We have a 17 year-old cat by the name of Mitzi. In the past couple of years she has developed the annoying behavior of meowing very loudly. Perhaps it wouldn’t be so annoying if we knew what it is she is trying to communicate. We explore the probable causes: she is hungry; she wants to go outside; she’s in pain; she wants to play or be held; etc. Sometimes one of these issues seems to be the answer, at other times not. Too often she speaks a language we just don’t understand. We are all frequently frustrated, her most of all.
In many ways, Mitzi is like the psyche. The psyche speaks a language (dreams, signs, synchronicities, body and psychological symptoms, etc.) that can be hard to understand. The psyche wants our attention, but in our egocentricity we find it annoying, an intrusion upon our thoughts and plans. We want to set it outside where we can’t hear it; put it in another room. Too often out of guilt, rather than love, do we hold it and talk to it.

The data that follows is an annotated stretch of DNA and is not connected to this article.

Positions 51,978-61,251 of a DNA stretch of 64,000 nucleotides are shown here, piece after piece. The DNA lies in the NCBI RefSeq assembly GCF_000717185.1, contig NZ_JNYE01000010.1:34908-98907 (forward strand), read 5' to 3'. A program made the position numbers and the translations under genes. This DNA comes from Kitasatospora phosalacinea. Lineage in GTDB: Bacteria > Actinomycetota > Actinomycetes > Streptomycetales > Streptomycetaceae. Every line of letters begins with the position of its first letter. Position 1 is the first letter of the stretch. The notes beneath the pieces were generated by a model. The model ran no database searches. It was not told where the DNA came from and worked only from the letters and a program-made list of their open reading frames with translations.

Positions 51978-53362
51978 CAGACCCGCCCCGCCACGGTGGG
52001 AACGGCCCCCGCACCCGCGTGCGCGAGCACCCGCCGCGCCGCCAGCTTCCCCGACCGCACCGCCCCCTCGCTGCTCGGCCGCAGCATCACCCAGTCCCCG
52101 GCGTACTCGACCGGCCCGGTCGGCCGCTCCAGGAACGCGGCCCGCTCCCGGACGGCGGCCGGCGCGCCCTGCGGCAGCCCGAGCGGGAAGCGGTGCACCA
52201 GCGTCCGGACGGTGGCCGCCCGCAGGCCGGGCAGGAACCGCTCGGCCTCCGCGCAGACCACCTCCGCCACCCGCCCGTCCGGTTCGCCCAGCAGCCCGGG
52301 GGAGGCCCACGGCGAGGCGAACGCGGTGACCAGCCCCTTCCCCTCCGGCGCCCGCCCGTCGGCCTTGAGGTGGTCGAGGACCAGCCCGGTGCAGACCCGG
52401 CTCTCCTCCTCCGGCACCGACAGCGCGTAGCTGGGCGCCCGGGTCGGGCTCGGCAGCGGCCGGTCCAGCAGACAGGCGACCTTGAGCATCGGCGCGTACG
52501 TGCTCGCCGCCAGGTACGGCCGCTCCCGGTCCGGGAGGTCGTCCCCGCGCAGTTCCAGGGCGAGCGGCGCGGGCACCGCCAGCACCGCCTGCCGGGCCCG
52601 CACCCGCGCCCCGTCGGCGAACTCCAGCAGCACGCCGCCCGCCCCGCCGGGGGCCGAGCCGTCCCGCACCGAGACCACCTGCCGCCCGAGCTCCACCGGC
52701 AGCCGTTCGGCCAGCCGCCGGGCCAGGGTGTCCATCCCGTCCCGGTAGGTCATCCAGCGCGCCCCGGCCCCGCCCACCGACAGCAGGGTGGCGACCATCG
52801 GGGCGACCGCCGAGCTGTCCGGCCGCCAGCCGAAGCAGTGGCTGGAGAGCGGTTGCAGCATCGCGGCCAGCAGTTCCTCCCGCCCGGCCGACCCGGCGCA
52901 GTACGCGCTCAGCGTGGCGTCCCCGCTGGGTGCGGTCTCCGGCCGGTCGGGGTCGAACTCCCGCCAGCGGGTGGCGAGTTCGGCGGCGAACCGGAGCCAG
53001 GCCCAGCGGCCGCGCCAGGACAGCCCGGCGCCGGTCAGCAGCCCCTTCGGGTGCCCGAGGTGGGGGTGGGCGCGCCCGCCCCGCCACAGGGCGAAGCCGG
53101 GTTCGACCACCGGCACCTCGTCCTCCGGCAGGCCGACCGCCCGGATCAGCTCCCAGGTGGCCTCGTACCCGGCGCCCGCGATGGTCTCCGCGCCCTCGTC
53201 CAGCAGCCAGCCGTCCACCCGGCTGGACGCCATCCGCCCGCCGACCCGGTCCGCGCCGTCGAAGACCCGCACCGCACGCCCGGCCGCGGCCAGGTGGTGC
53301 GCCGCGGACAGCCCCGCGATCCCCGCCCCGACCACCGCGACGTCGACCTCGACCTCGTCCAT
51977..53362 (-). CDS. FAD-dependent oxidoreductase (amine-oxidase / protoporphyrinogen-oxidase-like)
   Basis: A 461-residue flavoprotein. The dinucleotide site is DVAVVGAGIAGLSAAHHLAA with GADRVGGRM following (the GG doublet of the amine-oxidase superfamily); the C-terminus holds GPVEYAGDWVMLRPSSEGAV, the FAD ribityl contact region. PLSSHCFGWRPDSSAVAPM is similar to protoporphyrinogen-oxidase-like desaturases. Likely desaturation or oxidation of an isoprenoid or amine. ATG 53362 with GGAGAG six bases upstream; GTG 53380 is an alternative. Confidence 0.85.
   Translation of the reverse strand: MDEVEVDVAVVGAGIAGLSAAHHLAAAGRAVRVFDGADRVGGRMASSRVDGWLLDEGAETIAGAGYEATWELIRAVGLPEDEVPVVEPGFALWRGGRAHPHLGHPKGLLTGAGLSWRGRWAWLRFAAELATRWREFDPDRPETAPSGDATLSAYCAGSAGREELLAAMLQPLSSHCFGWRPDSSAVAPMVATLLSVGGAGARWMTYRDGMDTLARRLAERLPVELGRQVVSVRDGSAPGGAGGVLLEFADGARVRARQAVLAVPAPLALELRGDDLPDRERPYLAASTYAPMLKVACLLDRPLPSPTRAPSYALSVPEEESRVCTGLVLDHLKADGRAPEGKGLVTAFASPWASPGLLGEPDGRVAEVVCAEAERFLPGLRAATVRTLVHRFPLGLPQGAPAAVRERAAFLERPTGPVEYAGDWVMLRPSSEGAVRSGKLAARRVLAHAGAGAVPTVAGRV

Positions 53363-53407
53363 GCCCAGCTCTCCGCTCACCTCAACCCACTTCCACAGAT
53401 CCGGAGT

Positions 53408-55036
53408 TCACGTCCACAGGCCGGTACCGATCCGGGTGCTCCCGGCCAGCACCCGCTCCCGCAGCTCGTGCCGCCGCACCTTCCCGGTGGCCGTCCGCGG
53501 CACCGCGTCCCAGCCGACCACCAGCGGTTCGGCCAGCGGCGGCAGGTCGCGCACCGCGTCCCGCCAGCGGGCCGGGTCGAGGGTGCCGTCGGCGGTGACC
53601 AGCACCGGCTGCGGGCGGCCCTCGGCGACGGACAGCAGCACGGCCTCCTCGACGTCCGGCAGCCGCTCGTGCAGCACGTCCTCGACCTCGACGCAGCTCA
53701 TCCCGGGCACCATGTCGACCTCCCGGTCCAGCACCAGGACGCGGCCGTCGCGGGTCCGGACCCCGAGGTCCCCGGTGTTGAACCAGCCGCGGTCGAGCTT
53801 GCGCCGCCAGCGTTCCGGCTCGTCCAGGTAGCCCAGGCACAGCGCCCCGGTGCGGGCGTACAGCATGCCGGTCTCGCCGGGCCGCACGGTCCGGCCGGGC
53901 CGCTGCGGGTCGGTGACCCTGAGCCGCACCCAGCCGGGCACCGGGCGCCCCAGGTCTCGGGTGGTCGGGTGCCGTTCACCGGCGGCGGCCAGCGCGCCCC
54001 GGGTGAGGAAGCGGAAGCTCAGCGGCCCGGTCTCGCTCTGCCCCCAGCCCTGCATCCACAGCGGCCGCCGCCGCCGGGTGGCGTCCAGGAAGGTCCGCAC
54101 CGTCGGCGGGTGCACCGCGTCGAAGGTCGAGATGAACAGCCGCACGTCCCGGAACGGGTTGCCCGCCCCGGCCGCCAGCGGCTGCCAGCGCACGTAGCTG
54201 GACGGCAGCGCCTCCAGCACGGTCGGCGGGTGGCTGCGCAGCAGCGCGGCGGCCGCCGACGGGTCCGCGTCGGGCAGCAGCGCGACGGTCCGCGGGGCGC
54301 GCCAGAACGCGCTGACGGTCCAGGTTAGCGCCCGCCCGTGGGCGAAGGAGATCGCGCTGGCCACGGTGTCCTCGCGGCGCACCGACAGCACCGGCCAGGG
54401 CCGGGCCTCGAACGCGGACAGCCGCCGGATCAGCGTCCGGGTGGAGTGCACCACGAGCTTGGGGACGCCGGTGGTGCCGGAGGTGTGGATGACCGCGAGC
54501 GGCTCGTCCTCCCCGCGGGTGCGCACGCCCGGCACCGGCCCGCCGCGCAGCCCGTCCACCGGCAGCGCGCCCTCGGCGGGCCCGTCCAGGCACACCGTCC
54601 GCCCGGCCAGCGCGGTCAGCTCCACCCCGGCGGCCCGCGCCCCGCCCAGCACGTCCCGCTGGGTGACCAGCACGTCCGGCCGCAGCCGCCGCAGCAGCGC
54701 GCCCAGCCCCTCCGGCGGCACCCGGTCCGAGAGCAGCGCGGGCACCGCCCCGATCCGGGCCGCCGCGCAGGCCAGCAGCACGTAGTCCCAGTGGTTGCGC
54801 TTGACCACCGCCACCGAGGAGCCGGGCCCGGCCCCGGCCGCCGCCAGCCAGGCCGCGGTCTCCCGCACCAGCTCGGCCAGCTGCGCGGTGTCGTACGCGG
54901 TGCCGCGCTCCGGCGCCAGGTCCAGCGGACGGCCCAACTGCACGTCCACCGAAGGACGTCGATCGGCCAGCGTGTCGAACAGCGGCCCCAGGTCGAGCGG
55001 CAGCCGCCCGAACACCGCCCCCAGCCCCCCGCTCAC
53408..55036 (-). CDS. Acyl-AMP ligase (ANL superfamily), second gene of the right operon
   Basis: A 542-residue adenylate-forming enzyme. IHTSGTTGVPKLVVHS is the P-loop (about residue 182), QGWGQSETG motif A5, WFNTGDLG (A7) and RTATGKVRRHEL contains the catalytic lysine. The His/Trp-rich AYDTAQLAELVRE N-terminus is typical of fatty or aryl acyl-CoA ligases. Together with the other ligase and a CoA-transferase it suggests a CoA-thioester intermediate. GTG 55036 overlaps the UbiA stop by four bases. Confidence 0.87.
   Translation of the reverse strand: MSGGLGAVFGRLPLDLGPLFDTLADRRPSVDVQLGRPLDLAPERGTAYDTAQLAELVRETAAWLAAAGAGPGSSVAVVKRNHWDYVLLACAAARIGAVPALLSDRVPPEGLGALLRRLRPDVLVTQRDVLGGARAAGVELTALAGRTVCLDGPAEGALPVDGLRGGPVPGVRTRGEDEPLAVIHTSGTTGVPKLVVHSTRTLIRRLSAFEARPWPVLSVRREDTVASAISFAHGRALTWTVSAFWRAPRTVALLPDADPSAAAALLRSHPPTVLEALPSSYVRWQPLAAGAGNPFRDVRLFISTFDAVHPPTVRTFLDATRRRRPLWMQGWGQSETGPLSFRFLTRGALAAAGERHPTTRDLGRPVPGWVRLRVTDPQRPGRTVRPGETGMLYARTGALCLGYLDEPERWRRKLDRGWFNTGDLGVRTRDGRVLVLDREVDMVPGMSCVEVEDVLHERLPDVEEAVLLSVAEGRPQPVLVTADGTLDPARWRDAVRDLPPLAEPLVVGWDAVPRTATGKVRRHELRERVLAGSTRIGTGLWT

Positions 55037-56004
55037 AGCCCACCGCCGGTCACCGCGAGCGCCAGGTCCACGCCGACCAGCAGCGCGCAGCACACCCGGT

The psyche is all the problems we don’t understand and don’t know how to fix. It makes a mockery of our rational mind. We want to dissect it, analyze it, solve it, but it will not be tamed, cannot be tamed by the human mind. Indeed, even our rationality is at its mercy. Driven by motives we are only partially conscious of, we convince ourselves of the rationality of the most irrational things. Our rationality is often self-serving, an edifice established to maintain the status quo of the ego.
We want to control life. We want the answers that will solve our problems. But the psyche is a living and autonomous being, not a machine. No sooner do we address one problem than another pops up. And some problems, try as we might, we cannot fix. They surpass our understanding and consciousness. But they also take us deeper. They remind us that we are not in charge, that we are dealing with a mystery and are part of a mystery that is far greater than us. And this is a good thing. If it weren’t for our problems, it would be easy to forget that the psyche exists, or, perhaps worse, recognize its existence but think that we are its master.
Copyright © Andy Drymalski, Ed.D.
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